Friday, July 28, 2017

Chapter 8 - Proposal B

The assault at The Buckboard Bar in December of 1982 may have been a reflection of what was going on between law enforcement entities at the time of the murder. 

As I earlier noted, there were three different law enforcement entities located in Reed City in 1983, and it doesn’t appear they were always interested in playing nice.

A Michigan State Police Department Amendment (Proposal B) was on the November 1982 ballot in Michigan as an initiated constitutional amendment. 

It was heartily defeated. (Yes votes: 720,915; No votes: 2,111,802)

According to Ballotpedia, “Proposal B would have created a Michigan Department of State Police; provided for its personnel; prescribed its duties; and required minimum staffing.”

An initiated constitutional amendment is an amendment to a state’s constitution that comes about through the initiative process. Of the twenty-four states that have some degree of direct democracy, eighteen of them have a provision for initiated constitutional amendments. In several of these states, including Illinois, Massachusetts, and Mississippi, the requirements for placing a proposed amendment on the ballot through an initiative process are so prohibitively difficult that the process has rarely if ever been used.

In this case, the voters were clear by an almost 75 percent margin. It is harder to determine, however, if that high margin was due to voters understanding what the proposal was about, or if police in general get such a bad rap, that anything they asked for would have been summarily declined at the ballot box. Depending on which law enforcement entity you asked at the time, you were likely to get a different answer as to what Proposal B even was. What surrounded it, though, was a great deal of contention.

On October 28, 1982, the Osceola County Herald ran an advertisement titled WHO THINKS PROPOSAL B IS BAD FOR MICHIGAN? 

Among the names on the list, along with their smiling faces, were both the Democratic and Republican candidates for Governor that year. You can’t get both parties to agree on almost anything, but apparently in 1982, neither party wanted anything to do with Prop B if they were up for election.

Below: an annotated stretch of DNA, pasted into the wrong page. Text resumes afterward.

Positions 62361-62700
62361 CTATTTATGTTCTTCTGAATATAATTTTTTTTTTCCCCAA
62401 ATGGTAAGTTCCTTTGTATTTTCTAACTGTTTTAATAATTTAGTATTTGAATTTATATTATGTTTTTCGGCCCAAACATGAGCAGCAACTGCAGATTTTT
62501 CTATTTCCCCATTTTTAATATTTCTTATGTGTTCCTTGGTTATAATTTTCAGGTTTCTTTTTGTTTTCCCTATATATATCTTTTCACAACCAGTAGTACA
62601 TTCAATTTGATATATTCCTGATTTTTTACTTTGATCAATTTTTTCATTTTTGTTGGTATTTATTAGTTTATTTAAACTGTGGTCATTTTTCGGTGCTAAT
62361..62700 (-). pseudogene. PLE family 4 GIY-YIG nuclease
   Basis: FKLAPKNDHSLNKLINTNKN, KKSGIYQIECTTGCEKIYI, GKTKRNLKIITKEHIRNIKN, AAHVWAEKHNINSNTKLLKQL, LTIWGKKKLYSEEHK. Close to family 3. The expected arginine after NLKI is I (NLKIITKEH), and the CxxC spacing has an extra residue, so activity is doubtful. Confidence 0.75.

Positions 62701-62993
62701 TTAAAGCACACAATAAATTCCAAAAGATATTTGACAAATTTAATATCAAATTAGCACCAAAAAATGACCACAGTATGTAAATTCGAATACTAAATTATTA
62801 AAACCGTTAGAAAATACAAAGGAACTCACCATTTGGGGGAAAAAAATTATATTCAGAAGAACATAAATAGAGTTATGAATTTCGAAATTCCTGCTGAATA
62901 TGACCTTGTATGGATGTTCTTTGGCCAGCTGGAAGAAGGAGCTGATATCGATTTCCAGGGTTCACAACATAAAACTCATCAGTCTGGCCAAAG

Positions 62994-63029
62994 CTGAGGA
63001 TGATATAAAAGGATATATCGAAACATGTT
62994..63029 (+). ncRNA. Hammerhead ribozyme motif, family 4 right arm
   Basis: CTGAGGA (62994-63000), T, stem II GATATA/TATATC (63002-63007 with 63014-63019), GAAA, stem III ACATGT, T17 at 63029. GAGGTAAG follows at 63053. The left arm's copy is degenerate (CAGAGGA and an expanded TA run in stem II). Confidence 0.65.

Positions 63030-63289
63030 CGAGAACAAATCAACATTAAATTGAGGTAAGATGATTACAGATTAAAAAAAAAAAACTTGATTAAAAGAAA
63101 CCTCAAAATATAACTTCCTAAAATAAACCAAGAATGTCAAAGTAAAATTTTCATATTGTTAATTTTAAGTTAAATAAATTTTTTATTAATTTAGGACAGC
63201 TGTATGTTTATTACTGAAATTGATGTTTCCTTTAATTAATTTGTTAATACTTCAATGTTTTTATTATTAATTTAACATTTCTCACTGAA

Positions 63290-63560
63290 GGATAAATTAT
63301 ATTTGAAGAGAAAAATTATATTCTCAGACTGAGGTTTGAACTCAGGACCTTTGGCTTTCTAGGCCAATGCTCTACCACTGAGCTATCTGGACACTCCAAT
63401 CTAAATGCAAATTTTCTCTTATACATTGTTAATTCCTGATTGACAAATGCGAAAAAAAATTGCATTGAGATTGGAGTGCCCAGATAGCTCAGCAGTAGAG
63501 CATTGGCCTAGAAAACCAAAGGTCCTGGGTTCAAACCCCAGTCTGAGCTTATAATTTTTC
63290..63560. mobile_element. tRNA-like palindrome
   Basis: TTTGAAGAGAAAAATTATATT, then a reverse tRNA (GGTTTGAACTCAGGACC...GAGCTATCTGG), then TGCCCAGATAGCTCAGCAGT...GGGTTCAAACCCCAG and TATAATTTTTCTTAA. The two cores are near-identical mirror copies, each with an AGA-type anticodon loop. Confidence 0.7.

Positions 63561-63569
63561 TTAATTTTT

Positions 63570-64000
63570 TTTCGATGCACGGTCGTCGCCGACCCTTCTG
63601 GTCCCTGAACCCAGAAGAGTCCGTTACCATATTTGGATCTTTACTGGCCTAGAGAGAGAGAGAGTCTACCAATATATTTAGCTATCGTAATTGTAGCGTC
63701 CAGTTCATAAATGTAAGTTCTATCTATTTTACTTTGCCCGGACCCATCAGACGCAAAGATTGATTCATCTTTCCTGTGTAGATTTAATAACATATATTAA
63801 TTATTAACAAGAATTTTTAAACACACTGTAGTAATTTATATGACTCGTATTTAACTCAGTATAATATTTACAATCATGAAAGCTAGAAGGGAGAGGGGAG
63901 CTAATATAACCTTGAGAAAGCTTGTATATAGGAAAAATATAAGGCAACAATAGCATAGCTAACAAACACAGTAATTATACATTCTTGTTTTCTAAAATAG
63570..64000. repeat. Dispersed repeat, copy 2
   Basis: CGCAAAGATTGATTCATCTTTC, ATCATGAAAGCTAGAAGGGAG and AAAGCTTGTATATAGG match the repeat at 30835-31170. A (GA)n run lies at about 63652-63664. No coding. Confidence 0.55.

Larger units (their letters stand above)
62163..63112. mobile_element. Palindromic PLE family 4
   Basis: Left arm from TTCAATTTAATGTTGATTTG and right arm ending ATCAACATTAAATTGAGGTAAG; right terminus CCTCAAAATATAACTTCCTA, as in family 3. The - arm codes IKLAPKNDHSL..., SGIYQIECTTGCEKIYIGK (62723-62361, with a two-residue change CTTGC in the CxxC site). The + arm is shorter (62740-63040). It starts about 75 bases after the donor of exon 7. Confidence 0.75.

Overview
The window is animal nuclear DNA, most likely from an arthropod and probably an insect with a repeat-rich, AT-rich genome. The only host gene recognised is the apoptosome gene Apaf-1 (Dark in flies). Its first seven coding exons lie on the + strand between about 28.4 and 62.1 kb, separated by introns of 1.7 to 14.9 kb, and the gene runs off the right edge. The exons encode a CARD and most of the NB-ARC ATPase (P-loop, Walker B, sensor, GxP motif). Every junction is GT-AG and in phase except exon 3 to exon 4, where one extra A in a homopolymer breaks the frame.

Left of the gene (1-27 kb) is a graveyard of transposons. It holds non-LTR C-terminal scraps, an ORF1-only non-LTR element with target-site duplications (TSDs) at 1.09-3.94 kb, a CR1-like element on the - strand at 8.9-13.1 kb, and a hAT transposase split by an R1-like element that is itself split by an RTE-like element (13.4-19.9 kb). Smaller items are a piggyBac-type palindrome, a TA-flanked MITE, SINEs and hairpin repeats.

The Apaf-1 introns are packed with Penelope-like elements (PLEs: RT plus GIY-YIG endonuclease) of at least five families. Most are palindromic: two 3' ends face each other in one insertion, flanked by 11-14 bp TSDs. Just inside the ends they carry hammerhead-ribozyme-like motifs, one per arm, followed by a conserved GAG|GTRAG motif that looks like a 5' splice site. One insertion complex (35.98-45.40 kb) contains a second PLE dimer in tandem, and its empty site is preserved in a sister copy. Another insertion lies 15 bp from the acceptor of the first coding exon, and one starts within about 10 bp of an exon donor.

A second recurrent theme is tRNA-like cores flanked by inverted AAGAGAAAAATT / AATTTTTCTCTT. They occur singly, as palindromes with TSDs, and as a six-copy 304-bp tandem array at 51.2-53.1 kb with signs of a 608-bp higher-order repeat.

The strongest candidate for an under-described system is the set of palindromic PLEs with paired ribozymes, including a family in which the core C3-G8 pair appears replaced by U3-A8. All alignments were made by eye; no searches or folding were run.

Even the director of the Michigan Department of State Police said No thanks.

Locally, it was Reed City Police Chief Phillip Rathbun and Osceola County Sheriff David Needham vs. the State Troopers. Dueling pieces ran together in the same edition of The Osceola County Herald.

According to the city and county cops, it went a little deeper than the “Keep Troopers on the Job” bumper stickers that were all over town would have you believe. They alleged that the state troopers wanted to be placed under the state constitution. 

From the October 28th Herald Article titled Local police officers opposed to Proposal B:

“First of all, they (the Troopers Association) would have the Dept. of State Police be the only department out of twenty as part of the constitution and guaranteed their jobs. How about the nineteen other departments which are equally as important to the operation of the state? We’re sure they have equally as many, if not more, dedicated people who are serving the citizens of this state in their various capacities. Economically speaking, why guarantee a segment of public employees immunity to the checks and balances of good business?”

The State Troopers countered with this:

“The opponents of Proposal B do not want you (the taxpayer) to tie their hands as to where they spend your tax dollars. An example is that in 1981 some 80 State Police officers were laid off and at the same time the Legislature, because of special interest pressures, had given the Pontiac Silverdome $800,000 to subsidize its purchase. Concern for where your hard earned tax dollars are being spent has been a long standing problem in Michigan. Now is your chance to tell the legislature of this state where you want your tax dollar spent.”

Politics at its finest, to be sure. 

After Prop B was defeated in November of 1982, the Troopers again took to the press to air their thoughts. They were not happy campers.

Even Theodore Platz—weeks after his termination from the Reed City Police Department—had something to say about Prop B within the context of his firing. (full article below)

“It’s not a secret that I had complained to the state police post in Reed City as well as my Chief on the increased activities of two state police troopers, namely the troopers that arrested me,” revealed Platz. “Also, I’m an officer who quite vocally opposed the Proposal B issue… much to the displeasure of several troopers. I should also note that after the proposal failed, some of the troopers held grudges against me.”

One has to wonder if this sort of animosity between law enforcement officers played any part in the Janette Roberson murder investigation.

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